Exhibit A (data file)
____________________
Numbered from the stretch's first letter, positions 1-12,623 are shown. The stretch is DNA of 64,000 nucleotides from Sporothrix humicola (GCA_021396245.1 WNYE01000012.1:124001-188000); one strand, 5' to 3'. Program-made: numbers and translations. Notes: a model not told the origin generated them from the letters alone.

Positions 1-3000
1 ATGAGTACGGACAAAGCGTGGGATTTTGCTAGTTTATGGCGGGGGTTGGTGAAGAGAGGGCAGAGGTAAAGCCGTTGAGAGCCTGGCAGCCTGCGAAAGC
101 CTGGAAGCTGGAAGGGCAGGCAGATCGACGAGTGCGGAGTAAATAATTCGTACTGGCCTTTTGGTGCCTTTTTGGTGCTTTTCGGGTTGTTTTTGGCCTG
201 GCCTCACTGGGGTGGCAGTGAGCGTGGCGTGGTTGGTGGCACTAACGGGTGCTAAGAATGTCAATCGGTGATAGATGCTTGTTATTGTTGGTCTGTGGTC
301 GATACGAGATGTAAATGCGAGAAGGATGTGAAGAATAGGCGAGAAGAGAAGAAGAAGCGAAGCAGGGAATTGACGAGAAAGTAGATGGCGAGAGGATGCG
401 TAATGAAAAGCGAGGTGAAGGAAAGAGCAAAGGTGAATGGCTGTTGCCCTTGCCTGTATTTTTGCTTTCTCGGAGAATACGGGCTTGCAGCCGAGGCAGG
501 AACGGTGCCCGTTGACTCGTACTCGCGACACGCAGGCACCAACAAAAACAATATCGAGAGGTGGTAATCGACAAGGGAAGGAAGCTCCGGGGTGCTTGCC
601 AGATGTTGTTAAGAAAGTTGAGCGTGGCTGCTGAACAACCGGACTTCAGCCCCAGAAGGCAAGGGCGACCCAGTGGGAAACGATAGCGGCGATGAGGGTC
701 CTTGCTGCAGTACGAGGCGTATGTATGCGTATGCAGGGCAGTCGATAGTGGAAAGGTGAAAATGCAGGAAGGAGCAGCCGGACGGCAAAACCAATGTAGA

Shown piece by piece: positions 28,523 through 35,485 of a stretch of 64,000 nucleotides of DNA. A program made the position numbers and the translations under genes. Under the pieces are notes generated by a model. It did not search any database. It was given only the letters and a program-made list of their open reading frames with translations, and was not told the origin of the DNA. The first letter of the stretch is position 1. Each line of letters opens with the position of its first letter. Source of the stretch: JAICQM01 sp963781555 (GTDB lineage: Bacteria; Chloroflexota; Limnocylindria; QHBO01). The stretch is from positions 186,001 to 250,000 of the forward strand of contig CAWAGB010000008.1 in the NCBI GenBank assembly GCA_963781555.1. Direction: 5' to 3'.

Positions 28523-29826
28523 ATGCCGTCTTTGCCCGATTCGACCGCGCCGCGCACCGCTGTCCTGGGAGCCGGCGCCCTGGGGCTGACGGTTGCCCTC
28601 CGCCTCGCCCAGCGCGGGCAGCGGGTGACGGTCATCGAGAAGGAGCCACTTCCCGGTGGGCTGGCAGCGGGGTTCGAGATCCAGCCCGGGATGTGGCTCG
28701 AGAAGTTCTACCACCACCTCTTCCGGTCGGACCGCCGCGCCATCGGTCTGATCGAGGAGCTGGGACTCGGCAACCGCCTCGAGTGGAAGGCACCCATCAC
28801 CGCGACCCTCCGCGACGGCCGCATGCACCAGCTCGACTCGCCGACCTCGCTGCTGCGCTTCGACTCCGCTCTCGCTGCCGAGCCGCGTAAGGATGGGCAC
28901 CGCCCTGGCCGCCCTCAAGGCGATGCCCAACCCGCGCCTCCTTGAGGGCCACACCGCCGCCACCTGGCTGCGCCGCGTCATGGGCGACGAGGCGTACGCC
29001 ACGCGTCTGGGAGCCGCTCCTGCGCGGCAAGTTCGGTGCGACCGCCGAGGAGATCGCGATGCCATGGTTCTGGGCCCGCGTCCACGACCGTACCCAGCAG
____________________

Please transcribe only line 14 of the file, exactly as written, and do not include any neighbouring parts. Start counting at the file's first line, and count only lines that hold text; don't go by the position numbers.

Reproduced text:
28601 CGCCTCGCCCAGCGCGGGCAGCGGGTGACGGTCATCGAGAAGGAGCCACTTCCCGGTGGGCTGGCAGCGGGGTTCGAGATCCAGCCCGGGATGTGGCTCG